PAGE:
You could at least start with
iotop. It won't tell you which filesystem is being written but it will give you some processes to investigate.
sudo apt-get install iotop
It shows instantaneous disk reads and writes and the name of the command reading or writing.
If you are trying to catch a process that writes infrequently, you can use the
--accumulated option or log the output to a file:
iotop --batch > iotop_log_file
Obviously the writing of the log file will show up in the results, but you should also be able to
grep for other processes writing to disk.
By this point you should be able to find some candidate suspect processes. The left column in
iotop shows the pid. Next, find out which file descriptor the process is writing to:
strace -p <pid> 2>&1 | grep write
You should see output like this when the process writes:
write(1, "\n", 1) = 1
write(4, "test\n", 5) = 5
write(1, ">>> ", 4) = 4
The first argument to write is the file descriptor. We are probably looking for values greater than 2, because 0, 1 and 2 are just stdin, stdout and stderr. File descriptor 4 looks interesting.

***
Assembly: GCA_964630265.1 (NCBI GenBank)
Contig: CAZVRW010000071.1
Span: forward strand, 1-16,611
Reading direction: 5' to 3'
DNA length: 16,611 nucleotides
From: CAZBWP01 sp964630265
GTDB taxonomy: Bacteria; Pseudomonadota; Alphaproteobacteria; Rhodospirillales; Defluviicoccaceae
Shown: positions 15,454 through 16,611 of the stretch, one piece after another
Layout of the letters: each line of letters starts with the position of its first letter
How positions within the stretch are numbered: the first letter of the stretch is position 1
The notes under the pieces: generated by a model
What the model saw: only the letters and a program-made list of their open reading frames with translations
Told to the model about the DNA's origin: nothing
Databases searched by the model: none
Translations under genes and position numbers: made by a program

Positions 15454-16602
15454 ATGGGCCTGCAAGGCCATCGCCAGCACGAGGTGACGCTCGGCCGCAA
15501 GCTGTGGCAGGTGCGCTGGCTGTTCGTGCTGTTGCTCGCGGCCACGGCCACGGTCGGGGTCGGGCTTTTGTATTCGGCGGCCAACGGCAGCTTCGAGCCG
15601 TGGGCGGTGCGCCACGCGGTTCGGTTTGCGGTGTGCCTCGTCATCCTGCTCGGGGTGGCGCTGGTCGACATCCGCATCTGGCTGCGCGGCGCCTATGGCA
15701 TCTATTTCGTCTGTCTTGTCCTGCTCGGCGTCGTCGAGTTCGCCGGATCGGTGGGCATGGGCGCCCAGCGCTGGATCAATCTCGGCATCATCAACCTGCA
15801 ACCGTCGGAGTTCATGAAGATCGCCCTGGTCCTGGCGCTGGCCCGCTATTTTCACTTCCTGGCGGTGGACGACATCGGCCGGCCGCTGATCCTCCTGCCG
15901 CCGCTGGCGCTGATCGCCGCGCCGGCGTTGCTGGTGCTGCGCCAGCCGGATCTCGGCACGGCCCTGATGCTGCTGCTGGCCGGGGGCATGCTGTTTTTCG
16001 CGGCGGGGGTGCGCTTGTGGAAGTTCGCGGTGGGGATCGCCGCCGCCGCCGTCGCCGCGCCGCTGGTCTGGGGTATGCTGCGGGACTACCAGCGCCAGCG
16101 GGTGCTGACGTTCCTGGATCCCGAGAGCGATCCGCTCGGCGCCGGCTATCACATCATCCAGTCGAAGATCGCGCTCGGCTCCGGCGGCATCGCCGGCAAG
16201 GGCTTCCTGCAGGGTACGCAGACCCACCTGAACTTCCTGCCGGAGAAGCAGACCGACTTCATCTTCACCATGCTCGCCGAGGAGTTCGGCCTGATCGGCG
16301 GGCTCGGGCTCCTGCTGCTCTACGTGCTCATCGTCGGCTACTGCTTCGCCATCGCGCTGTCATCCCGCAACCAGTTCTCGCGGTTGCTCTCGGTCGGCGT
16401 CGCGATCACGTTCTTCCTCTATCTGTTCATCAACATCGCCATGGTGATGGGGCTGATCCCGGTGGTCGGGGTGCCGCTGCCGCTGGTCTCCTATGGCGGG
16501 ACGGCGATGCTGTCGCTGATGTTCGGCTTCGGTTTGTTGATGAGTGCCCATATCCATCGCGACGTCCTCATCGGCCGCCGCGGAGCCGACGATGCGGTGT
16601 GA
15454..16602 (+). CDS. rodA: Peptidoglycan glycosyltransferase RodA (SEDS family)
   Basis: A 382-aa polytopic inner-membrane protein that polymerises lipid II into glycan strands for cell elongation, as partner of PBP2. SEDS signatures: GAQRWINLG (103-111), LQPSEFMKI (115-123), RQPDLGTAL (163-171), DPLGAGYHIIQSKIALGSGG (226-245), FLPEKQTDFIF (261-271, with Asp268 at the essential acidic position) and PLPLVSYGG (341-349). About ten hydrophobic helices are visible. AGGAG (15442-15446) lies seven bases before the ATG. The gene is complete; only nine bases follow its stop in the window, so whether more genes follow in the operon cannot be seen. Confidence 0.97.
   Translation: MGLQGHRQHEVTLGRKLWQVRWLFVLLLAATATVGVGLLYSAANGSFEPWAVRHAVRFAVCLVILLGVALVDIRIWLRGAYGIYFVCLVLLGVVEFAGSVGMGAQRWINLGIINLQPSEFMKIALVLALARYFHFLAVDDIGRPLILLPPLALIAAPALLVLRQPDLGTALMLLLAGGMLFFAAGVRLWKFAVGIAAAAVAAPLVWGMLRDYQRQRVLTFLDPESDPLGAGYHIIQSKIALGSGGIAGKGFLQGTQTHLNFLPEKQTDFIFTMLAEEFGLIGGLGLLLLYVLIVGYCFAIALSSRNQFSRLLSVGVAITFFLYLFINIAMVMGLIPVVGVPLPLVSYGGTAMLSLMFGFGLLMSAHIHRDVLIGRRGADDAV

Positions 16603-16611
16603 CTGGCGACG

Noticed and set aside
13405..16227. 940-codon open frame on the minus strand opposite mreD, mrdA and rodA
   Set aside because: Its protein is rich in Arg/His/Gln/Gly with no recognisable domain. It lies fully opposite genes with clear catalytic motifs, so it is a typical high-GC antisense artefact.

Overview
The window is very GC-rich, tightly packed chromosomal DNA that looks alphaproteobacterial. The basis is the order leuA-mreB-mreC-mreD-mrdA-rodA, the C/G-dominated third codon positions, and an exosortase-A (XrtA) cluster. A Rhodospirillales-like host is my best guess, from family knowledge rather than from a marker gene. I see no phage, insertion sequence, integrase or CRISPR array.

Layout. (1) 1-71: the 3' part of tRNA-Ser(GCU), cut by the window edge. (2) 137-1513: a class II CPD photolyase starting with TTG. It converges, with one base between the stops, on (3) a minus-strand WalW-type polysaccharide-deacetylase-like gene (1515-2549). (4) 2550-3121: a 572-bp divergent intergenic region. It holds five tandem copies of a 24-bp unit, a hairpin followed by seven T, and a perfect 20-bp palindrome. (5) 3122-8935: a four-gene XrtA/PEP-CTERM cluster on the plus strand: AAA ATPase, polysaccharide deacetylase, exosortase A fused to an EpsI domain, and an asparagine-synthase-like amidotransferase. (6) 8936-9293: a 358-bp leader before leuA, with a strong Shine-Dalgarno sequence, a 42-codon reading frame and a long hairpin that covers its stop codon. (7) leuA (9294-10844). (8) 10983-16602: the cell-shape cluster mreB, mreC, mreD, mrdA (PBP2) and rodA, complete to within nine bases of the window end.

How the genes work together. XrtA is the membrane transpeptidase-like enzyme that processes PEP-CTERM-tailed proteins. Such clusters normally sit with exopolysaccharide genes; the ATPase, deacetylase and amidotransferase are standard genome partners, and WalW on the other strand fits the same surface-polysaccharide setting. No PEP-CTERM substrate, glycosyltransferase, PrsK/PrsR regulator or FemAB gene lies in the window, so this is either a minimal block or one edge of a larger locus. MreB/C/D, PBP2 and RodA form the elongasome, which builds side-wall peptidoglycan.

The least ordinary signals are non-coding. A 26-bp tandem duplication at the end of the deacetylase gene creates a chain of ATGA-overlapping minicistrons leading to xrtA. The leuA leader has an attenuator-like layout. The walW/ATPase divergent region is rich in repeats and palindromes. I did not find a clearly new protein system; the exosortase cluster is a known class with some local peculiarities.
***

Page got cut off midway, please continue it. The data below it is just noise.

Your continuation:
You can now find out what file the file descriptor points to with:
lsof -p <pid>
Which should yield output like:
python 23908 rob mem REG 8,1 26258 8392656 /usr/lib/x86_64-linux-gnu/gconv/gconv-modules.cache
python 23908 rob 0u CHR 136,5 0t0 8 /dev/pts/5
python 23908 rob 1u CHR 136,5 0t0 8 /dev/pts/5
python 23908 rob 2u CHR 136,5 0t0 8 /dev/pts/5
python 23908 rob 3w REG 0,25 909 9049082 /home/rob/testfile
python 23908 rob 4w REG 0,25 20 9049087 /home/rob/another_test_file
Look at the 4th column.
4w means that file descriptor 4 is open for writing and the file is
It is possible for a process to open, write and then close a file, in which case
lsof would not show it. You might catch this happening with:
strace -p <pid> 2>&1 | grep open